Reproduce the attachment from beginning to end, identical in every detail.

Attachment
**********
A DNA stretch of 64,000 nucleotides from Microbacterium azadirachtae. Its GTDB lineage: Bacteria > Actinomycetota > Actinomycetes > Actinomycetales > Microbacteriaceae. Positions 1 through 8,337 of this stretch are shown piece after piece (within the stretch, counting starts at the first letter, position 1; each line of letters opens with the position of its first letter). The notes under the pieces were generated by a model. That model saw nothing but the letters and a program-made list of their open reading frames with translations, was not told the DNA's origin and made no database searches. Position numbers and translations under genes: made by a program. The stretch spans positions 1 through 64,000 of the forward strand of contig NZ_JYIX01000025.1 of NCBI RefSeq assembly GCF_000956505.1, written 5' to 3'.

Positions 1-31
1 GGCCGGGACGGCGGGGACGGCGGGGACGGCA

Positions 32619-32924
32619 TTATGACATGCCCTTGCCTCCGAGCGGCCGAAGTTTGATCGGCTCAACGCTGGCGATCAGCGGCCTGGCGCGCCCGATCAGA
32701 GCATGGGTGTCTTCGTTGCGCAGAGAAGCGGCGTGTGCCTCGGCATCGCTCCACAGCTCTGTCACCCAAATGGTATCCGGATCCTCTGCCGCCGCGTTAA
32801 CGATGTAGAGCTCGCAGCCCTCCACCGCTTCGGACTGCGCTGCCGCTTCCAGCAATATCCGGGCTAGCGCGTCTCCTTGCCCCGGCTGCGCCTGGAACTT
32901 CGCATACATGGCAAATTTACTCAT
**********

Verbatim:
A DNA stretch of 64,000 nucleotides from Microbacterium azadirachtae. Its GTDB lineage: Bacteria > Actinomycetota > Actinomycetes > Actinomycetales > Microbacteriaceae. Positions 1 through 8,337 of this stretch are shown piece after piece (within the stretch, counting starts at the first letter, position 1; each line of letters opens with the position of its first letter). The notes under the pieces were generated by a model. That model saw nothing but the letters and a program-made list of their open reading frames with translations, was not told the DNA's origin and made no database searches. Position numbers and translations under genes: made by a program. The stretch spans positions 1 through 64,000 of the forward strand of contig NZ_JYIX01000025.1 of NCBI RefSeq assembly GCF_000956505.1, written 5' to 3'.

Positions 1-31
1 GGCCGGGACGGCGGGGACGGCGGGGACGGCA

Positions 32619-32924
32619 TTATGACATGCCCTTGCCTCCGAGCGGCCGAAGTTTGATCGGCTCAACGCTGGCGATCAGCGGCCTGGCGCGCCCGATCAGA
32701 GCATGGGTGTCTTCGTTGCGCAGAGAAGCGGCGTGTGCCTCGGCATCGCTCCACAGCTCTGTCACCCAAATGGTATCCGGATCCTCTGCCGCCGCGTTAA
32801 CGATGTAGAGCTCGCAGCCCTCCACCGCTTCGGACTGCGCTGCCGCTTCCAGCAATATCCGGGCTAGCGCGTCTCCTTGCCCCGGCTGCGCCTGGAACTT
32901 CGCATACATGGCAAATTTACTCAT